It is world breastfeeding week. Our birth instructor, Katharine wrote this article in our local paper this week. In this article she talks about the disparity between the number of women who hope to breastfeed and those who are still nursing months later. She says, "Although most Oregon mothers set out to breastfeed, barely half are exclusively breastfeeding at three months and fewer than 25 percent at six months postpartum. A closer look reveals stark disparities by race, ethnicity, socioeconomic characteristics and geography. These statistics suggest a stark disconnect between what new mothers want and what actually happens." These numbers really struck me.
Breastfeeding is hard in many ways and for many reasons. Every new mother has her own story. I was adamant about breast feeding from the Beginning. I researched all I could about nursing, latch and milk supply. But I soon learned that there are things you simply can't learn from books. Breastfeeding was extremely painful for me. Between what my lactation consultant referred to as Margot's "barracuda suck" and a long painful course of introductal thrush, breastfeeding was painful for the first 4 months. More recently I have had a lot of issues with my milk supply. Even with as much knowledge and support as I am blessed to have I simply can't pump enough milk for Margot while I am at work. However, I have a very kind and supportive friend Valerie who gives us extra milk for Margot. Valerie has a baby a few days younger than Margot and is able to pump more milk when she's at work then her baby can drink. She has been so generous to give us her extra milk allowing Margot to keep having breast milk.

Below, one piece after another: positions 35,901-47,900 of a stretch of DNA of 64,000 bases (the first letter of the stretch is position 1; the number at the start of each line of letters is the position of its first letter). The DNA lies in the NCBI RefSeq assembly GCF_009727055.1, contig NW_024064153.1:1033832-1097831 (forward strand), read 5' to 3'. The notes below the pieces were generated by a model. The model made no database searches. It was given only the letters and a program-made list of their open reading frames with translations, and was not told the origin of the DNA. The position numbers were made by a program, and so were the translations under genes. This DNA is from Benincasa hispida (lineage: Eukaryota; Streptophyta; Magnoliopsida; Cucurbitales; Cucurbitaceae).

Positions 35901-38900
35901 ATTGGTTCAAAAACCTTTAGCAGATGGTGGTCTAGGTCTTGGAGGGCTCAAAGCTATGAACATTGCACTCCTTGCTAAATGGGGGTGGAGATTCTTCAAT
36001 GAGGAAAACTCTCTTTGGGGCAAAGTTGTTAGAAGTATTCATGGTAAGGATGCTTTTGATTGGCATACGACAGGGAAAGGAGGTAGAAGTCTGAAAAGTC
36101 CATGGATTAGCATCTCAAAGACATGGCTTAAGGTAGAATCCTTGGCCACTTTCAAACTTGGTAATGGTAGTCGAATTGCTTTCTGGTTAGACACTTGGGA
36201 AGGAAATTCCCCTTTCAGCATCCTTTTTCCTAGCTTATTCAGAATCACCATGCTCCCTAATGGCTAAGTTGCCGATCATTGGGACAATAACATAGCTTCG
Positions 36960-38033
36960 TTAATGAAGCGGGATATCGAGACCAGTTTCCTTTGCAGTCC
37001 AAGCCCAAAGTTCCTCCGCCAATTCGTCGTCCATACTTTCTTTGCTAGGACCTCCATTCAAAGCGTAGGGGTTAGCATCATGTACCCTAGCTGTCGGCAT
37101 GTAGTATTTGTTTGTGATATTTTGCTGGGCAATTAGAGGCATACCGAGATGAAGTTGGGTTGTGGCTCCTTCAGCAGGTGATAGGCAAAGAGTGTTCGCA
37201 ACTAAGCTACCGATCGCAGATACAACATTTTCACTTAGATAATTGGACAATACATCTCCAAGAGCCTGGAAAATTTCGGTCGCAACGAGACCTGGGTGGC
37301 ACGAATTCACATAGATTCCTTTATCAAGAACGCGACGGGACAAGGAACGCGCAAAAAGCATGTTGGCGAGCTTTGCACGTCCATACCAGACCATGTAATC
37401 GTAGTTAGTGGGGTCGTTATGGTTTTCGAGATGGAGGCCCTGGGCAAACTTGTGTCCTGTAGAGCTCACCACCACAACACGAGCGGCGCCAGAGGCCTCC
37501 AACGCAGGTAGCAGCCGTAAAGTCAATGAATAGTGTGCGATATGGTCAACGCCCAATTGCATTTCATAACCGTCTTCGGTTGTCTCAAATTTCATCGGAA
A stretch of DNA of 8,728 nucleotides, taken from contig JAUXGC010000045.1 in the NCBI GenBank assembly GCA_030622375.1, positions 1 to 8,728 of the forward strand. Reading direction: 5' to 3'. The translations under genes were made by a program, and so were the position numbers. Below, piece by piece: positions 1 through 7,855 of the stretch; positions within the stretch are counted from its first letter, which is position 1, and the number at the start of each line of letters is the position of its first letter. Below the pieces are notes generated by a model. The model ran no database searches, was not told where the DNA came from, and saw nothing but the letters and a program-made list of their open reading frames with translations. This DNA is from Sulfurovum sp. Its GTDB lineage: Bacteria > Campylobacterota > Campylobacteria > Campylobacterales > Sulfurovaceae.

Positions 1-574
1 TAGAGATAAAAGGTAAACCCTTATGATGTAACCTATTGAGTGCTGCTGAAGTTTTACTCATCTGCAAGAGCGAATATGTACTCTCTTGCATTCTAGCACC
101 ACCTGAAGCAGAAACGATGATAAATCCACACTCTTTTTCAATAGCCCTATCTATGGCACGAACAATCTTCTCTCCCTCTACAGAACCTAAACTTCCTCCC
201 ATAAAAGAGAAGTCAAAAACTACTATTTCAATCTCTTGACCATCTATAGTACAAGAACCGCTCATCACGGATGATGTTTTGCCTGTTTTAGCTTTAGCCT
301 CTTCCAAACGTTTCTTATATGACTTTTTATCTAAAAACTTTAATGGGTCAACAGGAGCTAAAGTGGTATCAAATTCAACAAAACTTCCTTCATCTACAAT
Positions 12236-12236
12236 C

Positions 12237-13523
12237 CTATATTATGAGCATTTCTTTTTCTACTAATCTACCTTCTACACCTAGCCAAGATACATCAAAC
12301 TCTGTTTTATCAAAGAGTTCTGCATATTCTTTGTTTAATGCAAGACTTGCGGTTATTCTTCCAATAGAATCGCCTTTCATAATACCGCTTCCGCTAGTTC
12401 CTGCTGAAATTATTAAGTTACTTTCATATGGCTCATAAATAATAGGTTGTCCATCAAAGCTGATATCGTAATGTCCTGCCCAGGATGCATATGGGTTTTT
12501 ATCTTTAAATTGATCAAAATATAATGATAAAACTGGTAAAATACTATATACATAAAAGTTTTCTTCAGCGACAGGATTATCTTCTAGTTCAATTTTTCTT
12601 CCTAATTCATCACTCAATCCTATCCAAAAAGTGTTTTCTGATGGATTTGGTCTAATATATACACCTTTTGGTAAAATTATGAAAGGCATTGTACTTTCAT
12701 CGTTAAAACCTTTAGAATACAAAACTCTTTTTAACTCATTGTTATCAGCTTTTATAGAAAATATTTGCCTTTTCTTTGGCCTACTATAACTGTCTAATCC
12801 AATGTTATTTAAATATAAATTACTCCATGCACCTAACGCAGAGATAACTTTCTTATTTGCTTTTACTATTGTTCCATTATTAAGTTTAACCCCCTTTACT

I feel very blessed to be able to give Margot breast milk, yet I can easily see how and why so many women aren't able to continue nursing. Until society understands the value of breastfeeding AND fully supports mothers in this endeavor we will continue to see these kinds of statistics.
Tomorrow is the Big Latch on which Margot and I will be attending along with my friend Valerie and her baby. It will be a great reminder of the community of breastfeeding mothers we have in our town and how important it is to support one another.